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Alzheimer's, Dementia & Mental Health

Drug Stopping Degradation of Pathways to Brain’s Hippocampus May Delay Alzheimer’s

Study shows the memory of aging senior citizens fails to record new information; meshes with the old

May 13, 2011 - It's something many seniors just accept: that the older we get, the more difficulty we have remembering things. We can be introduced to new friends at a party and will have forgotten their names before the handshakes are over. We shrug and nervously reassure ourselves that our brains' "hard drives" are just too full to handle the barrage of new information that comes in daily.

 

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According to a Johns Hopkins neuroscientist, however, the real trouble is that our aging brains are unable to process this information as "new" because the brain pathways leading to the hippocampus - the area of the brain that stores memories - become degraded over time. As a result, our brains cannot accurately "file" new information (like the names of our new friends), and confusion results.

"Our research uses brain imaging techniques that investigate both the brain's functional and structural integrity to demonstrate that age is associated with a reduction in the hippocampus's ability to do its job, and this is related to the reduced input it is getting from the rest of the brain," said Michael Yassa, assistant professor of psychological and brain sciences in Johns Hopkins' Krieger School of Arts and Sciences.

"As we get older, we are much more susceptible to 'interference' from older memories than we are when we are younger."

In other words, when faced with an experience similar to what it has encountered before, such as meeting new people, our brain tends to recall old information it already has stored instead of filing new information and being able to retrieve that. The result? You can't remember the names of your new friends immediately, but you easily recall your old friends.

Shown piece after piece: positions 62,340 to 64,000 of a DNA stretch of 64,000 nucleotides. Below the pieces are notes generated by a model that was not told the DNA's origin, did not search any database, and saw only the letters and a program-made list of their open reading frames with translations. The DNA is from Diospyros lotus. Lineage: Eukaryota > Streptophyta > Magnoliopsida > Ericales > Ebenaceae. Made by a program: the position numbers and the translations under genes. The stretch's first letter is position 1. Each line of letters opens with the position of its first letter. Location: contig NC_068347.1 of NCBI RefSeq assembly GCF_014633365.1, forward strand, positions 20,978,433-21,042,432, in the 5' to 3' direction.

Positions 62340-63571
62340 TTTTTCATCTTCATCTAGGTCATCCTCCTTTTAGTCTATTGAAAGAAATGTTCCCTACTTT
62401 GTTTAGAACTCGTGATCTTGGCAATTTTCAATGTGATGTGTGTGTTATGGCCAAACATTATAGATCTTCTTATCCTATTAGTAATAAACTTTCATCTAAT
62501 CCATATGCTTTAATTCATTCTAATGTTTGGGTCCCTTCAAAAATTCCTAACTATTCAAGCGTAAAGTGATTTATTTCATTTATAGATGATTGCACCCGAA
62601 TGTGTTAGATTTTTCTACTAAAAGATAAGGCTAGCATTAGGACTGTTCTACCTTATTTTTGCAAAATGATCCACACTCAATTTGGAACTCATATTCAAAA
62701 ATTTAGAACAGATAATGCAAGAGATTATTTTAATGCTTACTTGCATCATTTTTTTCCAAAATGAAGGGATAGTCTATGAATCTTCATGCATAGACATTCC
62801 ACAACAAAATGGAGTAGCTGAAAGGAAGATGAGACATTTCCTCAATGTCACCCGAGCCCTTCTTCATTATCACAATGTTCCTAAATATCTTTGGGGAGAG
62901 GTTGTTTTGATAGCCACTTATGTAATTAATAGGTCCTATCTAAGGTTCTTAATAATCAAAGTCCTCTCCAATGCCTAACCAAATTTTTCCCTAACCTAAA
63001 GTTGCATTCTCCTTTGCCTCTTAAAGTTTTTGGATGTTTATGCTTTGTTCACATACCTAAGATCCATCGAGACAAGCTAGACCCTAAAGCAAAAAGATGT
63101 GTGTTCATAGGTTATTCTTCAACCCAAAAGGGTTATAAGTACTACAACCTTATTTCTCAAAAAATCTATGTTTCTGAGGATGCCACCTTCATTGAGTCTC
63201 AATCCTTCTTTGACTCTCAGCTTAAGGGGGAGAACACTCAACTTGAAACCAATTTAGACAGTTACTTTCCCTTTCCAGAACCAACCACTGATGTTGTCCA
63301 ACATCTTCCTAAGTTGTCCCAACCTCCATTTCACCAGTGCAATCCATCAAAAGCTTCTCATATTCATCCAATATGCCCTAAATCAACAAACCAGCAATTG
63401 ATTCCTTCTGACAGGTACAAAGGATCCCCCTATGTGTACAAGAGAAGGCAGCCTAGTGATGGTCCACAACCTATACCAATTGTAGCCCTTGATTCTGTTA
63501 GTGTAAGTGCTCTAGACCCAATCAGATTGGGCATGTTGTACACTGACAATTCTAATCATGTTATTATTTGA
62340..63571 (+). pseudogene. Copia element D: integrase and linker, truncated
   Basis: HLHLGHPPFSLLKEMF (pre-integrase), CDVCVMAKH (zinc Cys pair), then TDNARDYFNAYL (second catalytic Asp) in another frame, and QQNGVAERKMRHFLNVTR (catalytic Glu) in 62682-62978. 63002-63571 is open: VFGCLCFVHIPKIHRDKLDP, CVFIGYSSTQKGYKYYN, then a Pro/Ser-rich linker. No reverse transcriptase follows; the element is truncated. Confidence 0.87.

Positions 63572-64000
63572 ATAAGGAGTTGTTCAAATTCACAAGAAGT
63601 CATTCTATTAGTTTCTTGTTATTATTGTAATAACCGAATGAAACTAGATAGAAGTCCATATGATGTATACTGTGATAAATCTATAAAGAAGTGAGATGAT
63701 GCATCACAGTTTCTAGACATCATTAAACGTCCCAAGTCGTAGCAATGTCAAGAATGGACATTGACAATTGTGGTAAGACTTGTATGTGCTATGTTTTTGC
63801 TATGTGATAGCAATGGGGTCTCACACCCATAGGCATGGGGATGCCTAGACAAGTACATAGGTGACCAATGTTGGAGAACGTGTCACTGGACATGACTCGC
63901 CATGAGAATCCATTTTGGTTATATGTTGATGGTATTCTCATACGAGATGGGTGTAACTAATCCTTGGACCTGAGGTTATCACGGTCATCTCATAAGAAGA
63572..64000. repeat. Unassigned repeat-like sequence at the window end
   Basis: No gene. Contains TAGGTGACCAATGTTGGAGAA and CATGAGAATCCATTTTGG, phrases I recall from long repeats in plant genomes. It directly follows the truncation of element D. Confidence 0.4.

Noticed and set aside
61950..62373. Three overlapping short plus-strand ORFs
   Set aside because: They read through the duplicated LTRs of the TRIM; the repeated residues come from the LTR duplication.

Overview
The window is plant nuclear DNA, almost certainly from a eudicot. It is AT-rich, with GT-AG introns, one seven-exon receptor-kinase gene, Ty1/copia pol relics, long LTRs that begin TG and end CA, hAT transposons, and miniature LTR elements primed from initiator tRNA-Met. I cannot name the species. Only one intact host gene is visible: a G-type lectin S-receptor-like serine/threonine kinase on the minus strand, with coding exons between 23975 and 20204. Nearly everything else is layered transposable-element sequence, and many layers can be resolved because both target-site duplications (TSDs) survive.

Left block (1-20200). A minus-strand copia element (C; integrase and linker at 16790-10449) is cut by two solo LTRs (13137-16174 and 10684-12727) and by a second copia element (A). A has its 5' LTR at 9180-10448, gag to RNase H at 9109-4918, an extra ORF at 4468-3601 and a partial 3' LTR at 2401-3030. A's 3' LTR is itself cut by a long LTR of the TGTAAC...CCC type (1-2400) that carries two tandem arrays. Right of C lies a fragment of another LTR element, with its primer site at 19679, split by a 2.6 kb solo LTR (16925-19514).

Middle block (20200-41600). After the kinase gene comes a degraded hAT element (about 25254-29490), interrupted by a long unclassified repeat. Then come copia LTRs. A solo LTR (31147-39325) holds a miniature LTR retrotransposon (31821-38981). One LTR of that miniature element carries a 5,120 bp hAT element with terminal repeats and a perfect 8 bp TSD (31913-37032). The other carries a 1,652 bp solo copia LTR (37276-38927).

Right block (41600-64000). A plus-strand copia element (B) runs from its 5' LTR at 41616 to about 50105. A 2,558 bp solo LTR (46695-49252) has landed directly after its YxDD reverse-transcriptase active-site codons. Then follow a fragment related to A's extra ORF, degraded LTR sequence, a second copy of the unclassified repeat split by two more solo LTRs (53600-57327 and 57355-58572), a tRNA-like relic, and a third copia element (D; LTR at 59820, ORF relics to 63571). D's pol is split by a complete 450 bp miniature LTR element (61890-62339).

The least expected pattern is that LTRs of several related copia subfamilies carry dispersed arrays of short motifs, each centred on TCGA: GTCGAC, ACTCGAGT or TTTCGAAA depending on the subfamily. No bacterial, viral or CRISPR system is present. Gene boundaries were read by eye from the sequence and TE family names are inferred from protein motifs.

"Maybe this is also why we tend to reminisce so much more as we get older: because it is easier to recall old memories than make new ones," Yassa speculated.

The study appears in the May 9 Early Online edition of the Proceedings of the National Academy of Sciences.

Yassa and his team used MRI scans to observe the brains of 40 healthy young college students and seniors, ages 60 to 80, while these participants viewed pictures of everyday objects such as pineapples, test tubes and tractors and classified each - by pressing a button - as either "indoor" or "outdoor."

The team used three kinds of MRI scans in the study: structural MRI scans, which detect structural abnormalities; functional MRI scans, which document how hard various regions of the brain work during tasks; and diffusion MRIs, which monitor how well different regions of the brain communicate by tracking the movement of water molecules along pathways.

Some of the pictures used were similar but not identical, and others were markedly different. The team used functional MRI to watch the hippocampus when participants saw items that were exactly the same or slightly different to ascertain how this region of the brain classified that item: as familiar or not.